Saturday, June 9th, 2018

Reentry Cases Clog Penn. Courts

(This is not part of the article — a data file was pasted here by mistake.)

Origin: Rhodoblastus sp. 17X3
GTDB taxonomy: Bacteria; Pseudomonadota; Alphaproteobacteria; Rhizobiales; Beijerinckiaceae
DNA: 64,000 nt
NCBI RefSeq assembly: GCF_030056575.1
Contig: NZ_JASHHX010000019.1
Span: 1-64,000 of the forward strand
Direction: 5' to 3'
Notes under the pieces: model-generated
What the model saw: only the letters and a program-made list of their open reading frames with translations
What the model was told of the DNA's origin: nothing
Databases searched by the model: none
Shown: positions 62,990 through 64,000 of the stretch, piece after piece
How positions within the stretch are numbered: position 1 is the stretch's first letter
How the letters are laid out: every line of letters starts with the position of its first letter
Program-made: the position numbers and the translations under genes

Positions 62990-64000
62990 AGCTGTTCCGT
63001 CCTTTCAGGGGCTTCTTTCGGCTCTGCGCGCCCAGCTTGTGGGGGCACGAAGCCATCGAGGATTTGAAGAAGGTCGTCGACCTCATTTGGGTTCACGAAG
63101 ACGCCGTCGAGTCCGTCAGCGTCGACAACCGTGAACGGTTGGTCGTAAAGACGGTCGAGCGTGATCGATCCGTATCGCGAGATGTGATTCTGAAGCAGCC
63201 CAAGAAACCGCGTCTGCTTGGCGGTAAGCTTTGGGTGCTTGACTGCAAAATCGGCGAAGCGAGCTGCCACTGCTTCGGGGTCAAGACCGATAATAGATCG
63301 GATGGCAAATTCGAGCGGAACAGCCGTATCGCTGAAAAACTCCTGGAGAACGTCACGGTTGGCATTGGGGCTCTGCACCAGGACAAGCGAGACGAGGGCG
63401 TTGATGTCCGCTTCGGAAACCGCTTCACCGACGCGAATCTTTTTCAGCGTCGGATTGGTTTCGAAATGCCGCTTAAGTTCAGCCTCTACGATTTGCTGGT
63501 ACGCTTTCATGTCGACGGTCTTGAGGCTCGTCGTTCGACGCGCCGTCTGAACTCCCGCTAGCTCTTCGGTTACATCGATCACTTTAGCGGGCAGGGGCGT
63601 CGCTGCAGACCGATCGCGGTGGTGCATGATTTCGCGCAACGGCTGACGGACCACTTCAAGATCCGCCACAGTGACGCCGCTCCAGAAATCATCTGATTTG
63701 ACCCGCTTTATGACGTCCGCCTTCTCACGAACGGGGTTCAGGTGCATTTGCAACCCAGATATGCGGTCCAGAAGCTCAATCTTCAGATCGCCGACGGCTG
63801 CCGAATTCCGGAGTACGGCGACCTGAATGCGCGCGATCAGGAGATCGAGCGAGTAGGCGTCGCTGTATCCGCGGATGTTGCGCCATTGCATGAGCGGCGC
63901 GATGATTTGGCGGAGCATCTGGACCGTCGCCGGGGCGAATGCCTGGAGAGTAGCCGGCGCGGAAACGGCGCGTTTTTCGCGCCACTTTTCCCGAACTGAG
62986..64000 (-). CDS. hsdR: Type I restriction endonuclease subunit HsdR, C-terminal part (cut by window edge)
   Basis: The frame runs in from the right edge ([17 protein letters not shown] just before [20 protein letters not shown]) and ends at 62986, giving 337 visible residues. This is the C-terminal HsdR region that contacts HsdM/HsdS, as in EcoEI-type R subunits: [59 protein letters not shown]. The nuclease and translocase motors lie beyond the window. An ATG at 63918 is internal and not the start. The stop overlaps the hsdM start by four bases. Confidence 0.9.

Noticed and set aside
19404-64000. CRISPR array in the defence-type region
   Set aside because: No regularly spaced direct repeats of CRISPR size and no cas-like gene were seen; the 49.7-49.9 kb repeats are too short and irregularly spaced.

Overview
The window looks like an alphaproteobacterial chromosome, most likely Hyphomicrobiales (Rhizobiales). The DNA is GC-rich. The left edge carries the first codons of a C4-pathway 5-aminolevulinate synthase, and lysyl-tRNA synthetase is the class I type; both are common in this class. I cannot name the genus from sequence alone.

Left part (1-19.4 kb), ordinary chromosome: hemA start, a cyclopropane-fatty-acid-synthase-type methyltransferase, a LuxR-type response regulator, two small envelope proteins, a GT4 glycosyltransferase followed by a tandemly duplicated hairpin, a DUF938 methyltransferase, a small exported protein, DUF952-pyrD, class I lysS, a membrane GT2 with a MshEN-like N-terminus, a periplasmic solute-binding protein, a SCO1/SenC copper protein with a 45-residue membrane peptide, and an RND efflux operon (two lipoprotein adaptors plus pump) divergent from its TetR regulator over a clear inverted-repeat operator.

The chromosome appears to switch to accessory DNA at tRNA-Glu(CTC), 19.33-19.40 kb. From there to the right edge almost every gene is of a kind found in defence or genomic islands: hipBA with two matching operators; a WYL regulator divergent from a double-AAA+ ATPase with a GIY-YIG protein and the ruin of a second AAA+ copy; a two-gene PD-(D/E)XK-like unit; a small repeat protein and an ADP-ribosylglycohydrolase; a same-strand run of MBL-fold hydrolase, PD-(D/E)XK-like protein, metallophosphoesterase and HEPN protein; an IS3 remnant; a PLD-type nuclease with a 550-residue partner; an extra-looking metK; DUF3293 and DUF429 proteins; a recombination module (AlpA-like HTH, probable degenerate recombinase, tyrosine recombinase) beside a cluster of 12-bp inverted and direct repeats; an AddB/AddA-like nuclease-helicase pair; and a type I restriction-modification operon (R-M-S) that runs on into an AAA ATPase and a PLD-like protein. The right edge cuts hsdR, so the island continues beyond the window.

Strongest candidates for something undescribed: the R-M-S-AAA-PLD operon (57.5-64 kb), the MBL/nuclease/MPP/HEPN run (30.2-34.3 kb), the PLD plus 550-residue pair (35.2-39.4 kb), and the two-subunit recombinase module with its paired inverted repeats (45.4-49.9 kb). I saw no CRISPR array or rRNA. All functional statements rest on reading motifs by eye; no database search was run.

"Immigration cases were almost nonexistent in Western Pennsylvania's federal courts until 2005.  The caseload since then, Mr. Hickton said, is "largely a function of what the investigative agencies bring to us," adding that immigration prosecution is "a fluid and evolving situation" because federal policies keep changing.  ICE officers "see the same people coming in and out," said Jacqueline B. Martinez, a Downtown attorney specializing in immigration. "They're keeping better track of them," resulting in more re-entry prosecutions.  "It's a revolving door," she said.  It doesn't spin for free.  The illegal re-entry cases demand valuable prosecutor and public defender time.  Even if the offender is deported in a quick two months, the prison bill is nearly $5,000.  The U.S. Sentencing Commission has reported that in 2011, immigration cases made up 35 percent of all federal criminal